Almost two months ago, my husband and I moved from New York City—where I spent the last 12 years—to Vienna. Since our August arrival, we’ve met a few lovely people, but I basically have one real friend so far, a woman I’ll call Asha. We met at our otherwise useless job orientation and did a double take: She was born in Montreal (like me) and went to McGill University (where my father taught for several decades). She spent the last seven years in New York, at Columbia doing her PhD (I, too, spent the last chunk of my life at Columbia getting my master’s degree). She moved to Vienna a few months ago and is weeks away from marrying her German boyfriend in order to obtain a visa. (I just married my non-German boyfriend in order to get a Visa to move to Europe, too.) We are almost exactly the same age.
After the orientation, we found each other and immediately became fast friends—a matter of survival so far from home. Her boyfriend is lovely and the four of us have swapped hosting dinner parties for the last few weeks, huddling together like the only four English-speakers left on earth. Under these circumstances, new friends are quickly brought in on private matters otherwise saved for a precious few. There’s no beating around the bush (should I call? Does she like me? Can I make room for another friend?). There is only the choice to admit to being lucky to have found each other. We’ve already paid each other the biggest compliment of all: “I would have been friends with you, even in real life.”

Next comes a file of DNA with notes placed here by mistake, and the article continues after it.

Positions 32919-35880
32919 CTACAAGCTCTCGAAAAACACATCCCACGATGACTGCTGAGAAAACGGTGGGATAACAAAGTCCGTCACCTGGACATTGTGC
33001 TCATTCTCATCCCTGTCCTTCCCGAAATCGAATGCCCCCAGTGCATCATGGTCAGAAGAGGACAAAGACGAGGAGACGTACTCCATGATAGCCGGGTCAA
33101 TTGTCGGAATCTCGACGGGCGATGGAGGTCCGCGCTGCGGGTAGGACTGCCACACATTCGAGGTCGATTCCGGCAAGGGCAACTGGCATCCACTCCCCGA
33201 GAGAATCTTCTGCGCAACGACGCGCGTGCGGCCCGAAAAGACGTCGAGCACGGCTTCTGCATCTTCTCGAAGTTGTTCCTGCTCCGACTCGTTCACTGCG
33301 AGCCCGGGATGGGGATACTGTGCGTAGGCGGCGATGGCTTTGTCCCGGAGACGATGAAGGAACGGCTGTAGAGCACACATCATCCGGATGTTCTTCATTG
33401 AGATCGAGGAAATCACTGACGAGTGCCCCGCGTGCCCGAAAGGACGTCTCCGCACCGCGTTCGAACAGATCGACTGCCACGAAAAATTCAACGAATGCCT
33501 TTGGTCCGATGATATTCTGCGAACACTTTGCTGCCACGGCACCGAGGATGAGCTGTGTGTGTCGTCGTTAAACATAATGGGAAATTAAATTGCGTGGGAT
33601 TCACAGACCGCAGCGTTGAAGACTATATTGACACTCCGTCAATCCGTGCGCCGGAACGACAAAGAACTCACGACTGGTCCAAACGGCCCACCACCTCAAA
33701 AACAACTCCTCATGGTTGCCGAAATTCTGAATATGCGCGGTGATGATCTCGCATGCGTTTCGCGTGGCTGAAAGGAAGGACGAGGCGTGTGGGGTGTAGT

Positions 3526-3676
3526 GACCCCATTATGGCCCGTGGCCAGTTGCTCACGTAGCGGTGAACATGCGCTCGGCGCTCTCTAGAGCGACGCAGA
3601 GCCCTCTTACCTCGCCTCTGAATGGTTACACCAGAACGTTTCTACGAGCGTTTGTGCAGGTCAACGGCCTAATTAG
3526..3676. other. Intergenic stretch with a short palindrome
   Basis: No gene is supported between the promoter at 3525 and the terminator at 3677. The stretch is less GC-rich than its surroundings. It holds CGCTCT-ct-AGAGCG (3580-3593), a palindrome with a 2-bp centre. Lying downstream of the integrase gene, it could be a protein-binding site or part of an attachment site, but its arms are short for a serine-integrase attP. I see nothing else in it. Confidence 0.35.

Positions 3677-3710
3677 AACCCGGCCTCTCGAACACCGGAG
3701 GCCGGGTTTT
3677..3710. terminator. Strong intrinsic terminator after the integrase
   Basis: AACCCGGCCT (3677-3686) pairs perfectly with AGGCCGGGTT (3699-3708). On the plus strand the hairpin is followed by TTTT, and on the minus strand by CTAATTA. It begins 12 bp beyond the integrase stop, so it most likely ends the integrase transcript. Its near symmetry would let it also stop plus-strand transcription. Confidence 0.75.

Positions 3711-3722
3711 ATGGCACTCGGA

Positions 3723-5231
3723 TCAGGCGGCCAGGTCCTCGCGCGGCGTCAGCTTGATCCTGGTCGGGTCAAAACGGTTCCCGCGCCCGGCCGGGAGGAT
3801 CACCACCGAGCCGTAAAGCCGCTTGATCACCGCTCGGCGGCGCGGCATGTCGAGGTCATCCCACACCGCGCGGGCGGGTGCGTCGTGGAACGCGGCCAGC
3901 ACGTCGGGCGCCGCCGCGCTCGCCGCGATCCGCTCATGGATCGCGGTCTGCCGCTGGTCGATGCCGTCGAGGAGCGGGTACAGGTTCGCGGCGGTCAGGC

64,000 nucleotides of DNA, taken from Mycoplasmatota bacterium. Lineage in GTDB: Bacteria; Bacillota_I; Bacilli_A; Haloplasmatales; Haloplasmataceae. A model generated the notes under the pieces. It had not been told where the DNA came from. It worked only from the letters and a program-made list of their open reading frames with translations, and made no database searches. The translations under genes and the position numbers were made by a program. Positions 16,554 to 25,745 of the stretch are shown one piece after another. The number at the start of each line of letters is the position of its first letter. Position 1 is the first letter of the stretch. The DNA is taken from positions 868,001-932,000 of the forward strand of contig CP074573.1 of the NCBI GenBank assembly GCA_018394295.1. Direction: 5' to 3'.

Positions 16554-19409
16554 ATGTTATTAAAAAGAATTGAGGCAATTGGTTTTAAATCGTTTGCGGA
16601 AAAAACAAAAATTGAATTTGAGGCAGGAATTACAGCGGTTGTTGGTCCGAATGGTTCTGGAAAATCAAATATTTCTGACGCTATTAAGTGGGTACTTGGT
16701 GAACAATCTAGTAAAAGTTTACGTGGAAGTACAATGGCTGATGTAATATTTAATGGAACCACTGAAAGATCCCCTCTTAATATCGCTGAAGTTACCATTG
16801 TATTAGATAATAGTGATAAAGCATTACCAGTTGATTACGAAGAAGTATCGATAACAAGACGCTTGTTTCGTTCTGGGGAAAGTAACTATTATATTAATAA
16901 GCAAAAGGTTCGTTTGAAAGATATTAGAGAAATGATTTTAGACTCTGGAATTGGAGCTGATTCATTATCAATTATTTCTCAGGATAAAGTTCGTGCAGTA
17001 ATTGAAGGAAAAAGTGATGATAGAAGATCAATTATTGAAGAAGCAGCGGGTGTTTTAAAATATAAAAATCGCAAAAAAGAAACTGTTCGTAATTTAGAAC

The other day, sitting at a café that marks the point between our two apartments—and being served free treat after free treat by her barista boyfriend—we got to talking about how hard all this was, the business of moving across the world. Because my husband and I spent our first two weeks in Vienna in a one-room flat with no internet, no kitchen, no ability to unpack, and an 80-year-old spinster of a landlady who tried to change the terms of our agreement (my husband is convinced she is also anti-Semitic, which, sadly, is not a reach here), we weren’t shocked by our feelings of displacement and frustration. But once we got into our lovely apartment—one packed to the gills with books, fancy kitchen equipment, a dishwasher, a washing machine and wifi—we figured things would ease up.
In some ways, they have only gotten harder.